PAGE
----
Hutchinson The dryland corn is a mess. Same for the sunflowers, and the forage sorghum.
But the dark clouds that dropped up to 9 inches of rain on parts of central Kansas earlier this week did come with the proverbial silver lining.
"We're set up for next year's wheat crop," said rural Sterling farmer Clark Woodworth. "We've got enough moisture stored so that with a light rain at planting we'll be in good shape. We got soaked up a long ways. We moved water down for the first time in three years."
Short-term, though, the prognosis is grim for most fall crops.
"We go from one extreme to the other," said Greg McCormack, Reno County extension agriculture agent. "Real dry, and now we've got hail damage out there in the same areas that received hail damage in June. It's just not a good mood in farm country today."
Damage estimates are difficult to ascertain, but the wind, hail and rain were bad news for county farmers, Woodworth said.
"We knocked over a lot of dryland corn," he said. "Sunflowers are flat. Forage sorghums are flat. The rain's a little bit late for the dryland corn that's left, but it will help the later planted maturities. Milo is tough enough and short enough to survive."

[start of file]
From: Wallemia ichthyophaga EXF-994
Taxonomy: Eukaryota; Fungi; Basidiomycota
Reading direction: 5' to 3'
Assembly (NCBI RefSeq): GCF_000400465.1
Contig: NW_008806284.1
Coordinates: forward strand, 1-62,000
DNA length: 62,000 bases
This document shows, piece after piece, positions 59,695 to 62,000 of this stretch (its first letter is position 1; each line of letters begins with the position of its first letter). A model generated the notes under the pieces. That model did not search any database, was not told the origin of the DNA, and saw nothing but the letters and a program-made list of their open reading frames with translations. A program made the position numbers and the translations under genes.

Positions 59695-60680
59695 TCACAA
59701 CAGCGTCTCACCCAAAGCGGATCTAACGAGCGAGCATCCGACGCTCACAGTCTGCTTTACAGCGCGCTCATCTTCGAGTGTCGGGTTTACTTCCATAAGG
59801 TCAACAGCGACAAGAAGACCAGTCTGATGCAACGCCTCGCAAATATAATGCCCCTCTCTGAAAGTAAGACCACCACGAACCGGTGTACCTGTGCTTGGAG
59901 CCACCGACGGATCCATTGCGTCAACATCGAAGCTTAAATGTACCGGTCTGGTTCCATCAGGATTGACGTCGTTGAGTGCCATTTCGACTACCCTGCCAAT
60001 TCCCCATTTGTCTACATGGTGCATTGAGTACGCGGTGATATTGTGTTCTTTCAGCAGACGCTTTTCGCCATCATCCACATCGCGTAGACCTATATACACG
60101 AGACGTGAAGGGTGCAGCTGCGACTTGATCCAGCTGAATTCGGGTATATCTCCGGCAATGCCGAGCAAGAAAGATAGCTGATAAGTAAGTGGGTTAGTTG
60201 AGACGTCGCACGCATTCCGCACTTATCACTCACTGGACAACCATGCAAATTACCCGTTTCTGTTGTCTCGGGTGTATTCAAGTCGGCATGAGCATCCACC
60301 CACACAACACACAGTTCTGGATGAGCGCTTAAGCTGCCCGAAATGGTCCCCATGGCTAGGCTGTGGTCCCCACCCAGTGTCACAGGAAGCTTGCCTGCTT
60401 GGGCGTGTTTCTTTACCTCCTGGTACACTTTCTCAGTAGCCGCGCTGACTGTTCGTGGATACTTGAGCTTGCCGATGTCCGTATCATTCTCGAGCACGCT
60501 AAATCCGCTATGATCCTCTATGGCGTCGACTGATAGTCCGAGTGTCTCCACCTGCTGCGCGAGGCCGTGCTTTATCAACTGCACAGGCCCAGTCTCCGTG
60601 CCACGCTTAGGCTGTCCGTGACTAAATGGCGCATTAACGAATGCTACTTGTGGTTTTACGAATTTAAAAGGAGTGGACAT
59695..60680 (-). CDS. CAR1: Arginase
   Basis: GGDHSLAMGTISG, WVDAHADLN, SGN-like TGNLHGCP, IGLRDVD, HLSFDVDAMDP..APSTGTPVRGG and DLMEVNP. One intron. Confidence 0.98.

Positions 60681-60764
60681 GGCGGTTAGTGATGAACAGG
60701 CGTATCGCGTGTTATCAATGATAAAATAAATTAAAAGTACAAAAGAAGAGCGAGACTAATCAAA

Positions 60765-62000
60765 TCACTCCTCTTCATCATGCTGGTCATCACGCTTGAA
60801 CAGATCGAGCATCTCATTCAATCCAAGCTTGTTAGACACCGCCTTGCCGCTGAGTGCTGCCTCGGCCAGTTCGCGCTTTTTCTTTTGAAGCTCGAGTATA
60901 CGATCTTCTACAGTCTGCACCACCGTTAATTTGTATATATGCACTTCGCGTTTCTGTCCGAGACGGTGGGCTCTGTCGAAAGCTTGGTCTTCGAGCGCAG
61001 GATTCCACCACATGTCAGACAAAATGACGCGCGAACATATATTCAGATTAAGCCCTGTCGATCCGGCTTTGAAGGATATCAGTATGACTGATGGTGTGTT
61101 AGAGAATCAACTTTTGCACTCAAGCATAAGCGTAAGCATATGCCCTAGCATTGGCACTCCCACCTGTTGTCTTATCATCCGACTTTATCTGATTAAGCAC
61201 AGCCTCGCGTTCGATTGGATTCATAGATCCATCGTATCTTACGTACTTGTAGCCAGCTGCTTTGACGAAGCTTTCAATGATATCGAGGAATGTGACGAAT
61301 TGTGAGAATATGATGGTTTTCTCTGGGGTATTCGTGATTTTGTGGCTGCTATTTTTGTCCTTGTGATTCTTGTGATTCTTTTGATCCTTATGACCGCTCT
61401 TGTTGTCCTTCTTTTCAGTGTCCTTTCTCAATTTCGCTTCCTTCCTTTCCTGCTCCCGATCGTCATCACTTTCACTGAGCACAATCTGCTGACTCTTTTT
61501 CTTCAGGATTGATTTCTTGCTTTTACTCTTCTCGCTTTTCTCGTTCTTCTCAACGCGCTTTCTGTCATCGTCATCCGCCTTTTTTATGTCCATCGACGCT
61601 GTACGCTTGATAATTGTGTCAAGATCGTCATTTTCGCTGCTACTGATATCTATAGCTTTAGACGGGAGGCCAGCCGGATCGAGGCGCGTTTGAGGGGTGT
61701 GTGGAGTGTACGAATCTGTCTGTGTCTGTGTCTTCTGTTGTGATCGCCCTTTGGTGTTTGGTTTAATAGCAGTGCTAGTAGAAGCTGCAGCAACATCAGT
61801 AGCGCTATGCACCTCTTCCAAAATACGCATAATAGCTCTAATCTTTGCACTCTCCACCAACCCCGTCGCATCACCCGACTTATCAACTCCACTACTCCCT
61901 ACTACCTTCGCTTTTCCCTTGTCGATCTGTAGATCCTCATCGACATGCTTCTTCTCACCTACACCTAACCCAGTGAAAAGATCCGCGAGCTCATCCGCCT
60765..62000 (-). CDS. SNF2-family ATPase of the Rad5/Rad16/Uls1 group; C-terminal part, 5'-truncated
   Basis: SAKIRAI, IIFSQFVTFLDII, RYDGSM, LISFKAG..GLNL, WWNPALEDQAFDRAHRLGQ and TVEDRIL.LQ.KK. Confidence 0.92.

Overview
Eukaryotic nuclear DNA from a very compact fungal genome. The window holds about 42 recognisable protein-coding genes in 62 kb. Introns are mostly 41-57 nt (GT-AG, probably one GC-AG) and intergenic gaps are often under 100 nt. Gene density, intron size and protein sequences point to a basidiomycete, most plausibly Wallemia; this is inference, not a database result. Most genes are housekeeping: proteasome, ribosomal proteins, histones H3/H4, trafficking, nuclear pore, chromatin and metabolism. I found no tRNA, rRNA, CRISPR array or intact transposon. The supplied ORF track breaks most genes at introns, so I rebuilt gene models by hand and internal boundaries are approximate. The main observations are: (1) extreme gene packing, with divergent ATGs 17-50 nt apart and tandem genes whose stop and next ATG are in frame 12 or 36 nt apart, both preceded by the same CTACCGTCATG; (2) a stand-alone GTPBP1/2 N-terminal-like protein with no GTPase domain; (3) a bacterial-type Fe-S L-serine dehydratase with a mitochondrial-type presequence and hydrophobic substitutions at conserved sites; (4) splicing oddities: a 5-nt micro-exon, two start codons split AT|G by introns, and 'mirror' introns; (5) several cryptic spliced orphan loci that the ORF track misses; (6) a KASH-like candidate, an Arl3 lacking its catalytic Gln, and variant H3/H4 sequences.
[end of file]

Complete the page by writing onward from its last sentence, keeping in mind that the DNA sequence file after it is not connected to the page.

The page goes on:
But sunflowers an alternative crop growing in popularity locally as wheat prices plummet aren't tough at all.
"They're so top-heavy they just tip over," Woodworth said. "There are fields out there where you won't recover 60 or 70 percent of the yields. The heavy head stays on the ground and the stalk ends up in the combine. There's just more downside with that kind of crop with the violent storms."
The rainfall will help some fall crops, McCormack said, but not many.
"Dryland corn has done all it was going to do burn up," he said. "The early milo is past helping. Later planted double crop milo, the rain should help, assuming it's still standing."